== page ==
There is no better way to turn citizens into stewards than through meaningful personal experiences with nature. That’s why Governor McAuliffe created the Virginia Treasures Program to recognize achievements in land conservation, environmental quality and public access. In May 2015, we set out to identify and protect 1,000 Virginia Treasures before the end of this administration, and we accomplished that goal more than a year ahead of schedule with more than 1,300 Treasures currently on the books. Among them is Werowocomoco where we worked with the National Park Service so that they could acquire one of the most historically significant sites in the nation while simultaneously protecting essential riparian buffers. We also added a new state park with the newly created Natural Bridge State Park. This iconic arch was surveyed by a young George Washington before it became the property of Thomas Jefferson. We also finally saw Fort Monroe actually become a national monument when the Governor signed the deed to the park service in August 2015.
The Governor successfully lobbied to have the Rivers of the Chesapeake initiative included on the list for Land and Water Conservation Funds, and put more Virginia Land Conservation Funding in the budget than any other governor in history. The Governor was also instrumental in bringing the DuPont mercury contamination case to a close, providing over 20 million dollars for land conservation for the South Fork of the Shenandoah River.
These land conservation initiatives, and especially our State Parks, are a tremendous economic asset to Virginia. According to a recent report by Virginia Tech’s Pamplin College of Business, a record-setting ten million visitors spent time in our State Parks last year. They spent almost $225 million – $98 million of which came from outside Virginia. The economic activity stimulated by State Parks supported more than 3,500 jobs in communities across the Commonwealth and yielded more than $19.5 million in tax revenue. In fact, for every tax dollar they received, State Parks generated 99 cents in new or increased revenues for state government – and that’s not even factoring in their immeasurable contribution to our Commonwealth’s character and quality of life.
We have also prioritized water quality, including the considerable time, effort and resources that Governor McAuliffe has devoted toward our ongoing Chesapeake Bay cleanup efforts. Until June of this year, Governor McAuliffe chaired the Chesapeake Executive Council which oversees the multi-state and federal Chesapeake Bay Program and led the program as it implemented the 2014 Chesapeake Bay Watershed Agreement as the key pollution reduction goals it contains. The Commonwealth is on track to achieve the water quality goals set for 2017 and we are making final preparations and plans for meeting water quality standards in the Bay and its tidal tributaries by 2025. Improvements to water quality that academic institutions, nonprofit organizations, and others are measuring demonstrate that Virginia’s ongoing commitment and investment in the Bay is yielding real results. The Chesapeake Bay is an estimated $1.1 trillion dollar asset to this entire watershed so this is good news for both the economy and Virginia’s environment.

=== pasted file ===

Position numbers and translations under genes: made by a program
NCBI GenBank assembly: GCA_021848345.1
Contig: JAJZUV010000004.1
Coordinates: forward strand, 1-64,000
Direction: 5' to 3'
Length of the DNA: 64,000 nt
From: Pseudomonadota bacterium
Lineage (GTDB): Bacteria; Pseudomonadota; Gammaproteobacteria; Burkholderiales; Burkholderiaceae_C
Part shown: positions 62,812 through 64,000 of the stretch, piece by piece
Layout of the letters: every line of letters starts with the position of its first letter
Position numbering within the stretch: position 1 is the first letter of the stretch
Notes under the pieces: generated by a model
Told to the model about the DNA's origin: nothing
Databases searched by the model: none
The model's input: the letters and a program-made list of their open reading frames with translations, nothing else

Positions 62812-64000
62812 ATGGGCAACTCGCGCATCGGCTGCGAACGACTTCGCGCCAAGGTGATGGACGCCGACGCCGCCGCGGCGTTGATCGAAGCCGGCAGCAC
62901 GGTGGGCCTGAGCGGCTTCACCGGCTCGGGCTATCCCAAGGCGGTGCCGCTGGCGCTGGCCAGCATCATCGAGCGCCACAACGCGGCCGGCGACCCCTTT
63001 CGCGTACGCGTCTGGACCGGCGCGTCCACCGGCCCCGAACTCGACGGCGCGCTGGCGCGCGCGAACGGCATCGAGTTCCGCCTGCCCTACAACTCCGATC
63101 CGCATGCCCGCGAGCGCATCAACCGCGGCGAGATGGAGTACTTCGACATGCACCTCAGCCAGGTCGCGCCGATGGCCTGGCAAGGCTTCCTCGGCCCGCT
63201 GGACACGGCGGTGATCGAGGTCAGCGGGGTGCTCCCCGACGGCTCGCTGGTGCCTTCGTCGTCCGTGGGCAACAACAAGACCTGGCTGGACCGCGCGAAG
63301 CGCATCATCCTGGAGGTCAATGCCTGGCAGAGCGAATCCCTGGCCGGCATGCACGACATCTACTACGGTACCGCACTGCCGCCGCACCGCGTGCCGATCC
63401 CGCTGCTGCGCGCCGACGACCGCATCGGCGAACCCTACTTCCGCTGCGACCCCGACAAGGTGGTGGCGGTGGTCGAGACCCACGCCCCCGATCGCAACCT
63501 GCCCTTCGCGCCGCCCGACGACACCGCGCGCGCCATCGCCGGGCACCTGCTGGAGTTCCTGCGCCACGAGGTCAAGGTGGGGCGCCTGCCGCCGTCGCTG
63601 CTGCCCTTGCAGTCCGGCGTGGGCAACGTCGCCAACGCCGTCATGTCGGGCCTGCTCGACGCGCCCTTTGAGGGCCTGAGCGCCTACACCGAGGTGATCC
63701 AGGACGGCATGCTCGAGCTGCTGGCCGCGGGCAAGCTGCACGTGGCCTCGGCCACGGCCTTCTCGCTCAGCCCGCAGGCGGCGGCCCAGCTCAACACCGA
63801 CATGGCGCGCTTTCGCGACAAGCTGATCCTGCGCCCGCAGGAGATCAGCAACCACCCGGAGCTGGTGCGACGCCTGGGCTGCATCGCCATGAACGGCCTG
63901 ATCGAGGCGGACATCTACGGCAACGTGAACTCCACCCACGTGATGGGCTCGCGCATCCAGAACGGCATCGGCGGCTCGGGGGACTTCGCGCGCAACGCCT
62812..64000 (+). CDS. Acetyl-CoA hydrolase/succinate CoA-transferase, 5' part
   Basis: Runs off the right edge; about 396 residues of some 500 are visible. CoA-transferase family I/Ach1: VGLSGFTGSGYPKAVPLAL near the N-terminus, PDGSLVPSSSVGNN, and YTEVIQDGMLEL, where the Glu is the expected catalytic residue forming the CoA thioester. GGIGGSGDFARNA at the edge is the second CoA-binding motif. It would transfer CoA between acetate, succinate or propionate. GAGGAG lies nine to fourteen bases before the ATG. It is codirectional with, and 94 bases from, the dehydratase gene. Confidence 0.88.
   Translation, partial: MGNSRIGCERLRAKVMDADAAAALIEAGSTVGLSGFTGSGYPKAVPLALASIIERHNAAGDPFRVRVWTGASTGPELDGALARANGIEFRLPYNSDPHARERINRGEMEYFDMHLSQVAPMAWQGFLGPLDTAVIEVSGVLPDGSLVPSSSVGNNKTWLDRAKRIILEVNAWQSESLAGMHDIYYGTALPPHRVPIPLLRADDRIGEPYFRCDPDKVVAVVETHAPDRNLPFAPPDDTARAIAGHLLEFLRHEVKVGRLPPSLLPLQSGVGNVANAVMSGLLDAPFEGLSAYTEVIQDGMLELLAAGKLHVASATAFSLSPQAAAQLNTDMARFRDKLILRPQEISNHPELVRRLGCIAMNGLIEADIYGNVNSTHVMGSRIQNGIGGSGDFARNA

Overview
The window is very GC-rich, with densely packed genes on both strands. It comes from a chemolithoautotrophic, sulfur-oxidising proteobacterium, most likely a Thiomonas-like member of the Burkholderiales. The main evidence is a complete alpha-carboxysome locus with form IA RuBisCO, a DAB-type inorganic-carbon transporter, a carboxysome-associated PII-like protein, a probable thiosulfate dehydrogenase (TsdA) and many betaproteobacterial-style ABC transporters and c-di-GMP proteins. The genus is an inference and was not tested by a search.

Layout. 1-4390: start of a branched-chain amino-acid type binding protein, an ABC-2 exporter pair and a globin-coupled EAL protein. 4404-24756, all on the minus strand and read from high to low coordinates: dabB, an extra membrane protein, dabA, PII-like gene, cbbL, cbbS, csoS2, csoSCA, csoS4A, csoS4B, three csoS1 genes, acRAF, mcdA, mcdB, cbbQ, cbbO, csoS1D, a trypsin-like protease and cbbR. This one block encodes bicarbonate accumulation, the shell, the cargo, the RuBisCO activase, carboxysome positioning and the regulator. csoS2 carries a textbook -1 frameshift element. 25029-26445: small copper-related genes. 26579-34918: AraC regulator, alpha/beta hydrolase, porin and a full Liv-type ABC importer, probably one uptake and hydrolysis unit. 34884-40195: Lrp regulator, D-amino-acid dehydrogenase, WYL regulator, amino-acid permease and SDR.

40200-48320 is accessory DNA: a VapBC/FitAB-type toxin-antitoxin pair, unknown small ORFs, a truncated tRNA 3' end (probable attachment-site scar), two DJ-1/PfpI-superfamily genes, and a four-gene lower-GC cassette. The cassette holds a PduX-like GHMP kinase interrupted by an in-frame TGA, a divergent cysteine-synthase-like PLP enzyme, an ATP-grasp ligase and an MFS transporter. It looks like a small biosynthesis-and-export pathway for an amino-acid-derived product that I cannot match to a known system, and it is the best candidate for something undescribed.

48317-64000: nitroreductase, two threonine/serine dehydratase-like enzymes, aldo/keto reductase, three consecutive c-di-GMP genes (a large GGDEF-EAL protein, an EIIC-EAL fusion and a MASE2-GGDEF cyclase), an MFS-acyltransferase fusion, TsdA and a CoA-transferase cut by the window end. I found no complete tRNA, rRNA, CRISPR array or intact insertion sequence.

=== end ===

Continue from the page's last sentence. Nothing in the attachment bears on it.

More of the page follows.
Learn more about the Secretary of Natural Resources here.
Each year, VIRGINIAforever holds its Bridge Builder Celebration in Richmond to recognize outstanding stewards of Virginia’s natural resources. This year’s event will feature Ed Gillespie and Ralph Northam, candidates for Governor of Virginia. The Bridge Builder Award will be presented to House Speaker-designee Kirk Cox for his leadership in the protection of natural resources.
The event is Wednesday, October 11 at WestRock. The reception begins at 6 pm, followed by remarks, dinner and an awards presentation. Hope to see you next week!
As part of our year-round advocacy efforts, VIRGINIAforever is sponsoring a reception during the Senate Finance Natural Resources Subcommittee’s retreat in Hampton Roads. Legislators who serve on this committee are faced with important decisions on how to fund land conservation and water quality improvement projects in Virginia. These decision makers are a particular important audience to VIRGINIAforever and the October 5th reception will allow board members an opportunity to have one-on-one conversations about the significance of state funds for natural resources.
VIRGINIAforever’s membership development is a year-round effort, as continuing to build our base of supporters helps to further extend the reach of our organization.
We are pleased to welcome the following new members our general board:
We are also pleased to share these changes on our general board:
In a study commissioned by the Virginia Secretary of Agriculture and Forestry, the Weldon Cooper Center for Public Service at University of Virginia released a 2017 report on the economic impact of Virginia’s Agriculture and Forestry Industries. The total economic impact of agriculture and forestry-related industries in Virginia was over $91 billion in total industry output in 2015, the base year for this study. The total employment impact was 442,260 employees, representing 8.7 percent of total state employment. The total value-added impact was $45.5 billion, which made up 9.5 percent of state gross domestic product. Read the full report here.
VIRGINIAforever is on Facebook at www.facebook.com/ourlandourwater. “Like” our page to stay in touch about VIRGINIAforever announcements as well as natural resources funding news from across the Commonwealth. You are encouraged to “share” and “comment” on our content.